Recruitment of driving examiners is reasonably satisfactory. We have had many applications, but we do not intend to lower the standard that we require of those who are to be entrusted with responsible work of this kind. I am bound to say, therefore, that although the number of new examiners whom we are recruiting is greater than it has been in the last few years, I am not at all sure that it will be sufficient to deal with the greatly increased number of applicants for driving tests.

My hon. Friend asked whether we were satisfied that our present organisation was as well calculated to deal with the applications which are made as it could be. My hon. Friend sits for one of the divisions of Sheffield and naturally he is anxious to ensure that something special shall be done for Sheffield. That is the duty of all representatives of constituencies, and I make no complaint that he should be raising this matter.

Our general system of administration is this. We have examiners in all the large towns, but we have a different arrangement for fixing appointments. It is obviously desirable that appointments shall be allocated among examiners from a central organisation. We have therefore, not departed from the principle that the allocation of appointments shall be done in the office of the traffic commissioners. Applications from Sheffield are dealt with in the office of the Traffic Commissioner for Yorkshire.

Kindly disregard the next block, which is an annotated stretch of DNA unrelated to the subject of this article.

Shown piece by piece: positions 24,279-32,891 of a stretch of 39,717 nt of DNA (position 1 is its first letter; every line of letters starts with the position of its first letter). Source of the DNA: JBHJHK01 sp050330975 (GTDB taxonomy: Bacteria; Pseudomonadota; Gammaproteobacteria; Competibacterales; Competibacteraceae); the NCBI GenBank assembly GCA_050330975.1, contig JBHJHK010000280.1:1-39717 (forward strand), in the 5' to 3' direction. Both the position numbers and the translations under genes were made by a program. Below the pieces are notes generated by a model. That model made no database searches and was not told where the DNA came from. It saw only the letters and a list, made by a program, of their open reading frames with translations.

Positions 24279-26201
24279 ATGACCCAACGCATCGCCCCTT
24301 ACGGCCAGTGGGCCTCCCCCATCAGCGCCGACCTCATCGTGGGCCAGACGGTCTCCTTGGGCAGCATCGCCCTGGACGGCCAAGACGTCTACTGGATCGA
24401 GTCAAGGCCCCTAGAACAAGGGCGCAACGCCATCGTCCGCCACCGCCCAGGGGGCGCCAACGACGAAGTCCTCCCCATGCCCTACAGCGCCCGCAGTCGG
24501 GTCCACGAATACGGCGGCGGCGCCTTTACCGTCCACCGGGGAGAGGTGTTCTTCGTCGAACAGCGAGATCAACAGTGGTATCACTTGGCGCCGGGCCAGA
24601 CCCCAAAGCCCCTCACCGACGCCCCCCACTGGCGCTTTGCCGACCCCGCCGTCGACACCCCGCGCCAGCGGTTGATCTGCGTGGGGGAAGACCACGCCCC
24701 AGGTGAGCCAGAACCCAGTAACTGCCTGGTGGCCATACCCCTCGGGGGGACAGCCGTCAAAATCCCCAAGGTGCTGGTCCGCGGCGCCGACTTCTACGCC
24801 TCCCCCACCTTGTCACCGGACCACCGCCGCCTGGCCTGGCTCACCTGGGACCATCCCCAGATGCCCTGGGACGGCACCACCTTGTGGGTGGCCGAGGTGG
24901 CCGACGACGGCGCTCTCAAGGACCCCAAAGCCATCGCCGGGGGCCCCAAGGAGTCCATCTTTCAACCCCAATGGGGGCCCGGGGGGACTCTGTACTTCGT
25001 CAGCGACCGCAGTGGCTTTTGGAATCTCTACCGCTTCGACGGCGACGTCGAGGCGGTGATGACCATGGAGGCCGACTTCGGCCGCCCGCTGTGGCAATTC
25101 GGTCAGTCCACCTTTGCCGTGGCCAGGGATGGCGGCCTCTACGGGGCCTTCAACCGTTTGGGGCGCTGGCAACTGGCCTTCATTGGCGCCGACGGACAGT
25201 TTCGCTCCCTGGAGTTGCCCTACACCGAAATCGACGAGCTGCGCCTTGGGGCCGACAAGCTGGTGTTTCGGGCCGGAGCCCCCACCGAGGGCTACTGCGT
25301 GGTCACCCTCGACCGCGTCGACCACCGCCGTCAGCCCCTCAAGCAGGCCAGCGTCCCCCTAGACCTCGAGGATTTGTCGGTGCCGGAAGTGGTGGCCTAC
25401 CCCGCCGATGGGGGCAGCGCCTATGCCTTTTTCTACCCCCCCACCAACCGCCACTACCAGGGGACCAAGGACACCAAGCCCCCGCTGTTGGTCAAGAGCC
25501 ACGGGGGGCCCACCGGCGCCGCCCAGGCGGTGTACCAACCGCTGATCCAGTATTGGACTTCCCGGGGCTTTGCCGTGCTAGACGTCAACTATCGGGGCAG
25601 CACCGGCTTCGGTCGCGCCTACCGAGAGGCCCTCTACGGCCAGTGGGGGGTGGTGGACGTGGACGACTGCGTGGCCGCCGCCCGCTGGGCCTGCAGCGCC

My hon. Friend put forward a plea in favour of Sheffield, which is a large and important city, but we have to take into account the logical consequences if we depart from the general principle that the appointments are allocated where the traffic commissioners have their offices. If we decentralised the job to Sheffield, we should obviously have to do the same for all other large towns. We could not do otherwise, for example, for Liverpool, which at present has no office where these appointments can be made.

In my hon. Friend's own county of Yorkshire, the number of applications in Hull for driving tests last week was larger than it was in Sheffield. Therefore, if once we were prepared to concede the principle for which my hon. Friend is asking it could not be confined to Sheffield, historic and remarkable though that city is.

Sir P. Roberts

Would that be necessarily bad? My hon. Friend has introduced no argument in favour of centralisation. It might be very good to decentralise these things.

Mr. Molson

That was the third point which my hon. Friend raised, and I was going to deal with it in its logical sequence. I am only concerned at the moment to point out, when my hon. Friends puts forward this claim on behalf of Sheffield, that it could not be confined to Sheffield but would necessarily apply to other cities. We have decentralised the offices from which the examiners exercise their duties. The question is how far we should decentralise the making of appointments.